by Ben Vernia | January 29th, 2014
On January 29, the Department of Justice announced that St. Joseph Health System, Inc., has agreed to pay $16.5 million to settle allegations that its London, Kentucky, hospital, St. Joseph’s, had billed federal and state health care programs for unnecessary cardiac procedures. According to DOJ’s press release:
Saint Joseph Health System Inc. has agreed to pay $16.5 million to resolve allegations that Saint Joseph Hospital violated the False Claims Act by submitting false claims to the Medicare and Kentucky Medicaid programs for a variety of medically unnecessary cardiac procedures, the Justice Department announced today. Saint Joseph Health System operates numerous hospitals statewide, including Saint Joseph Hospital, which is based in London, Ky.
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The government alleged that doctors working at Saint Joseph Hospital performed numerous invasive cardiac procedures, including coronary stents, pacemakers, coronary artery bypass graft surgeries and diagnostic catheterizations, on Medicare and Medicaid patients who did not need them, and that the hospital was aware of these unnecessary procedures. These doctors were affiliated with Cumberland Clinic which is a physician group that entered an exclusive arrangement with Saint Joseph Hospital in 2008 to provide cardiology services to the hospital’s patients. Cumberland Clinic is owned by two London-based cardiologists, Satyabrata Chatterjee and Ashwini Anand.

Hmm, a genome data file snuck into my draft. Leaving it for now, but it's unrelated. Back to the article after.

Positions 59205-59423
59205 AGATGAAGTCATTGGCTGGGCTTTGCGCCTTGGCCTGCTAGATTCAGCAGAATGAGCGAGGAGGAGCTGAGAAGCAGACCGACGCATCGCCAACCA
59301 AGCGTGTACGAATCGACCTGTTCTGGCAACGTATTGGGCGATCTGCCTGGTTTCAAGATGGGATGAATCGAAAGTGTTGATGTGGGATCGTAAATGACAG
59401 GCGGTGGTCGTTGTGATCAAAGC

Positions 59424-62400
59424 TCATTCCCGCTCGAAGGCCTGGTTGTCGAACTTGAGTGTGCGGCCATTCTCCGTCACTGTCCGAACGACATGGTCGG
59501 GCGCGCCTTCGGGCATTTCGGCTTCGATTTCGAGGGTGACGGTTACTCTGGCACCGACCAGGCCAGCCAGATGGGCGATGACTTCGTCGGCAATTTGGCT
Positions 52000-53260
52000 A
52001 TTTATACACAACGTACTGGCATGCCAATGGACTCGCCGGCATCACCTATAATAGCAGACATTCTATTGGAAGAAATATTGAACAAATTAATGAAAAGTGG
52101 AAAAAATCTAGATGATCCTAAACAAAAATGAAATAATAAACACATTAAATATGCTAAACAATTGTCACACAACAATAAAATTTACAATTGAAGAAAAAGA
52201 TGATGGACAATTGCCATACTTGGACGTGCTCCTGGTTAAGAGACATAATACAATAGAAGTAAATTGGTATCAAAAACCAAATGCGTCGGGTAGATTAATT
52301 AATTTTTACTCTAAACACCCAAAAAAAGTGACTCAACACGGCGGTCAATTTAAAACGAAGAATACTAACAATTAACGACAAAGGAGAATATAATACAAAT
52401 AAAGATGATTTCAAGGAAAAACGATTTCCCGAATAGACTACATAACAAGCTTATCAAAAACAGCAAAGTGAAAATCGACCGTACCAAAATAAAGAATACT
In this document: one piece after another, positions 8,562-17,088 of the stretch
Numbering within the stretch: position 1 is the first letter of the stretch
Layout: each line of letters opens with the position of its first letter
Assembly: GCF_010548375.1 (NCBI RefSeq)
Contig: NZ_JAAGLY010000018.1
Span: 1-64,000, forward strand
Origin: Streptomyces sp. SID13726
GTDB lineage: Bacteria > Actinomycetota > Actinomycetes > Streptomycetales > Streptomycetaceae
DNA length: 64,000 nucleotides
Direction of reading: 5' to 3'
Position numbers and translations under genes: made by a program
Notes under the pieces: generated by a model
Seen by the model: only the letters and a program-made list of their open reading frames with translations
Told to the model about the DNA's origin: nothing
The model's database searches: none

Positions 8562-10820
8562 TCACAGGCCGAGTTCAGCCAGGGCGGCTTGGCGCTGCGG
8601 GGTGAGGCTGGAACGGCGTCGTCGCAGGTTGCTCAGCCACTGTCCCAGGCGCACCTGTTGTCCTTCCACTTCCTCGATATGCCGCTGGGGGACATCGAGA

The settlement also resolves allegations that Saint Joseph Hospital violated the federal Stark Law and Anti-Kickback Statute by entering into sham management agreements that financially benefitted Chatterjee and Anand as an inducement for Chatterjee and Anand to direct more Cumberland Clinic patients to the hospital.
Dr. Sandesh Patil, one of the Cumberland Clinic cardiologists working at the hospital, performed many of the medically unnecessary coronary stents. Patil has since pleaded guilty to a federal health care fraud offense and has been sentenced to serve 30 months in prison.
The case was originally brought by three physician whistleblowers, who, the government announced, will share $2.46 million of the settlement (a 15% relator’s share).